Tribal members say the new herd will strengthen ceremonial practices and connect them not only with the animal but also with other Indigenous nations.
The fentanyl crisis is hitting young people hard, and the highest death rates are in Native American communities. The Cherokee Nation is working to help young families recover.
The transfers marked another example of Indigenous people reclaiming stewardship over the land and animals that their ancestors managed for thousands of years.
Hundreds of indigenous people disinterred by archaeologists at the historic Etowah Mounds in Northwest Georgia will be returned to their descendants with the cooperation of the Georgia Department of Natural Resources.
The historic move is the closest the federal government is toward satisfying a promise it made to the Cherokee Nation nearly 200 years ago.
In 1973, Littlefeather provided one of the most dramatic moments in Oscar history: Offering Brando's regrets for refusing the award because of Hollywood's treatment and portrayal of Native Americans.
Hundreds of Native Americans returned to their historic capital in Macon, Georgia, this weekend for the 30th annual Ocmulgee Indigenous Celebration. Nearly 200 years after the last Creek Indians were forcibly removed to Oklahoma to make way for slave labor in the Deep South, citizens of the Muscogee Creek Nation are celebrating their survival. They're also supporting an initiative to put the National Park Service in charge of protecting the heart of the Creek Confederacy.
The University of Arizona joins schools in a number of other states in covering tuition and fees for tribal members, who have been less likely than other Americans to pursue higher education.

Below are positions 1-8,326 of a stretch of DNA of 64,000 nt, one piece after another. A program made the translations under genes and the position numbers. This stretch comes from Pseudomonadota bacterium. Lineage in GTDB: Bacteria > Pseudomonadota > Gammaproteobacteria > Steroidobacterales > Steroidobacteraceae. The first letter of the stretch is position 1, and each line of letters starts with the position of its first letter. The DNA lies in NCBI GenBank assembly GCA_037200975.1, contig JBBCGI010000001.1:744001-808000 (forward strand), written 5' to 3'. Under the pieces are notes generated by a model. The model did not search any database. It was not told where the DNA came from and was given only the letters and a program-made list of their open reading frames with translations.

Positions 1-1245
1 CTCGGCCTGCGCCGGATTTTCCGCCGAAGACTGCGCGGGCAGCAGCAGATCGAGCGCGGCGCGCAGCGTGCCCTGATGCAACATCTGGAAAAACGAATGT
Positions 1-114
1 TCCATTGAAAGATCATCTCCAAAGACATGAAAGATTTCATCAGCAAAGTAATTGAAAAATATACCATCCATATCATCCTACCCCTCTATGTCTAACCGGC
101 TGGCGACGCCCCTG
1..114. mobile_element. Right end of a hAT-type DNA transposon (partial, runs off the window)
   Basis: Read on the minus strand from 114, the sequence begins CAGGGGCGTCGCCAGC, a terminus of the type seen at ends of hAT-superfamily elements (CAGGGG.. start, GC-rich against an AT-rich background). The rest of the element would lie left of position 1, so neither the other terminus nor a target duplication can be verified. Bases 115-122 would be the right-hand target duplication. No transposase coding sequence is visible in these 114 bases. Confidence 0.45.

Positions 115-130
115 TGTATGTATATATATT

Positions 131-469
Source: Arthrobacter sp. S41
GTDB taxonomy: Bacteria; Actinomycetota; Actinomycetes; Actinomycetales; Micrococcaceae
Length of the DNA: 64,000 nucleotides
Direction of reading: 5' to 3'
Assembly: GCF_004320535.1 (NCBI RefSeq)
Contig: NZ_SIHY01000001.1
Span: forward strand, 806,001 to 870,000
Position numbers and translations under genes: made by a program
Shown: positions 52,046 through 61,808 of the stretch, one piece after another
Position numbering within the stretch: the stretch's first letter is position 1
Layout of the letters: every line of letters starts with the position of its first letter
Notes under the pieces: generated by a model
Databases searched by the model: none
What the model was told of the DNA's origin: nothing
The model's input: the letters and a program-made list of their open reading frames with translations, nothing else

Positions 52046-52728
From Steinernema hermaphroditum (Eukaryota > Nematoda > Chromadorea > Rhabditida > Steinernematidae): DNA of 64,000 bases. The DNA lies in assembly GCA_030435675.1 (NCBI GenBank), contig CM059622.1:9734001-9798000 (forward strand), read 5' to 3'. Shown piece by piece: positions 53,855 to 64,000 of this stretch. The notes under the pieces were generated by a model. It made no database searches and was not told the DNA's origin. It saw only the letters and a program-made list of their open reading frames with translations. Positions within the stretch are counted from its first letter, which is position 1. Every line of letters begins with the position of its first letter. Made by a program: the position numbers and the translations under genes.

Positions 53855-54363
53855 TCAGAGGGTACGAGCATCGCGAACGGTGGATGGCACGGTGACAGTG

Interior Secretary Deb Haaland and tribal leaders are advocating for a congressional commission to examine the impacts of the federal Native American forced-assimilation policy.
For the first time in history, the Department of Interior investigated the federal Indian boarding school system across the United States, identifying more than 400 schools and over 50 burial sites. Georgia was home to two of those schools, which were attended by indigenous children who were taken away from their families and attempted to assimilate them through education — and, often, physical punishment.
A federal study of Native American boarding schools that sought to assimilate Indigenous children into white society has identified more than 400 such schools and more than 50 associated burial sites.
The program applies to undergraduate and graduate students who are members of federally recognized Native American, American Indian and Alaska Native tribes and will begin in the fall.
The report was commissioned by President Biden in March 2021 as part of an executive order he signed to protect voting rights.
Federally recognized tribes can be eligible for benefits such as land, health care, revenue streams from casinos, and education. The Duwamish say that these resources would be game changers for them.